be equated with causes of behavior. While recognizing the central role of motivation.

Evans (1998) states that many recent theories of organizational behavior find it

important for the field to re-emphasize behavior. Definitions of motivation abound. One

thing these definitions have in common is the inclusion of words such as "desire" ,

"want" , "wishes" , "aim" , "goals", "needs" , and "incentives".

Luthan (1998) defines motivation as, “aprocess that starts with a physiological deficiency

or need that activates a behavior or a drive that is aimed at a goal incentive”. Therefore,

the key to understanding the process of motivation lies in the meaning of, and

relationship between, needs, drives, and incentives

Emphasizes that motivation is the process that arouses, energizes, directs, and

sustains behavior and performance. That is, it is the process of stimulating people to

action and to achieve a desired task.

Bomia Said that motivation is a student’s willingness, need, desire and

compulsion to participate in, and be successful in the learning process. Keller said that

Motivation is an important factor in learning as argued earlier. Motivation is the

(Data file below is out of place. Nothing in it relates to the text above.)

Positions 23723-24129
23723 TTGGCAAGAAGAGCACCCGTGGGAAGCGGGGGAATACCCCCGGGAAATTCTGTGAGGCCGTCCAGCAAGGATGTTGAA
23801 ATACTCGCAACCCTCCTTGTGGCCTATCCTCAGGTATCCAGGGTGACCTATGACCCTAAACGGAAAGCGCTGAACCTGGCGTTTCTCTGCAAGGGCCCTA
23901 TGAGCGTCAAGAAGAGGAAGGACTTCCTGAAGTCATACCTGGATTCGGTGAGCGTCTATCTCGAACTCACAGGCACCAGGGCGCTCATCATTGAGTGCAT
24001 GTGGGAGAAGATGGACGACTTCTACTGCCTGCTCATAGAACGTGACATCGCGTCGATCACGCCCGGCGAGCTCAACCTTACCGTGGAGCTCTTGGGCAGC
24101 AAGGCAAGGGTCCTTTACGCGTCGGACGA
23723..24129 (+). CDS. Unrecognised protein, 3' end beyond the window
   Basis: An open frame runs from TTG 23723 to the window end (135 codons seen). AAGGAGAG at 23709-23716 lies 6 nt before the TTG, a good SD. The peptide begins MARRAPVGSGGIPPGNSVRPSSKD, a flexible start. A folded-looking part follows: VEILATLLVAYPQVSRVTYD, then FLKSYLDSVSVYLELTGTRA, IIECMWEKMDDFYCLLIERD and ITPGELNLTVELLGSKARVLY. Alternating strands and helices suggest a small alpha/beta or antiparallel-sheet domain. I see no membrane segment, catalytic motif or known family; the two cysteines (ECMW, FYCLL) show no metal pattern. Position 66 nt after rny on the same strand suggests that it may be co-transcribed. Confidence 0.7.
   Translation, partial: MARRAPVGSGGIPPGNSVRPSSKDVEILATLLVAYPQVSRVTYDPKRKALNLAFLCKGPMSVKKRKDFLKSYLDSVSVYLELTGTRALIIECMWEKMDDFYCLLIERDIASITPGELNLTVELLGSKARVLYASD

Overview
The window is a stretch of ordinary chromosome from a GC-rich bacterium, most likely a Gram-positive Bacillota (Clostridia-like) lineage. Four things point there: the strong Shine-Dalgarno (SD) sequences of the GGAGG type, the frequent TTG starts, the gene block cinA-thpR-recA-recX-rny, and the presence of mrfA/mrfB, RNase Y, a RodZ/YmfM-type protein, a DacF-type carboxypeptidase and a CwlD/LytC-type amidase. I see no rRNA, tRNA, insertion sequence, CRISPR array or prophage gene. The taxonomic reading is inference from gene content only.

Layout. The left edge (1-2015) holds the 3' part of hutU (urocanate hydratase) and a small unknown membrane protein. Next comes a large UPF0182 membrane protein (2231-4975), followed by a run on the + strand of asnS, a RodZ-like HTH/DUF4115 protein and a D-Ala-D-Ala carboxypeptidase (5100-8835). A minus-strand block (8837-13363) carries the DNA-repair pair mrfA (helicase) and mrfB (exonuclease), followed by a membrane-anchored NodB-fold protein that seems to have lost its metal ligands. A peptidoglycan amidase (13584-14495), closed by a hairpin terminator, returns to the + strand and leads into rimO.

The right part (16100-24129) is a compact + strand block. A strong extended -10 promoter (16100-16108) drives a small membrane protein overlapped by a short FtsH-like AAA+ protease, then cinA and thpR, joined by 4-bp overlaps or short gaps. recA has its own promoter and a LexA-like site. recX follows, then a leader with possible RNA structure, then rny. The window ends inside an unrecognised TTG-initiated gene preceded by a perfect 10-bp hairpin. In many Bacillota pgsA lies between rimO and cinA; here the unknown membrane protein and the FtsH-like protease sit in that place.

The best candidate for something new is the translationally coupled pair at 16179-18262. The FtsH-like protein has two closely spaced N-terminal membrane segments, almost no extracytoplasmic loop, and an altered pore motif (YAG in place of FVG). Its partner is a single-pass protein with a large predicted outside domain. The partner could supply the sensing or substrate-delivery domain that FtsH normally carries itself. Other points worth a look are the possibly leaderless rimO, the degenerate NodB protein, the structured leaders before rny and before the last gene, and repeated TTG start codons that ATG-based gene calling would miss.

‘neglected heart’ of our understanding of how to design instruction. According to

Dornyei the meaning o the term motivation is concerning the direction and magnitude of

human behavior, that is: first the choice of a particular action, second the persistence with

it, third the effort expended on it.

Velki (2011) found high positive correlation between the degree of

students’autonomous motivation, the level of academic achievement and their mental

health. Reid pointed out that the ideal motivational factors for learning are the internal

desire to succeed and individual determination to achieve a proper aim (Reid, 2007).

These motivational factors contribute to a high quality learning process, a better memory

and the application of learning content, and students feel satisfaction but not pressure

while adopting learning content.21.

Marques (2010) motivation can be said to be what is required for people to

perform better in any activity .Every educator needs to be concerned about motivation. It
is a quality that students, teachers, parents and members of the community must have if

education system is to prepare young people adequately for the challenges and demands

of the coming century.

How these various categories of individuals generate and utilize motivation

differs to a great extent. For students motivation is necessary for learning to take place,

parents need to be motivated to follow up on the academic performance of their sons and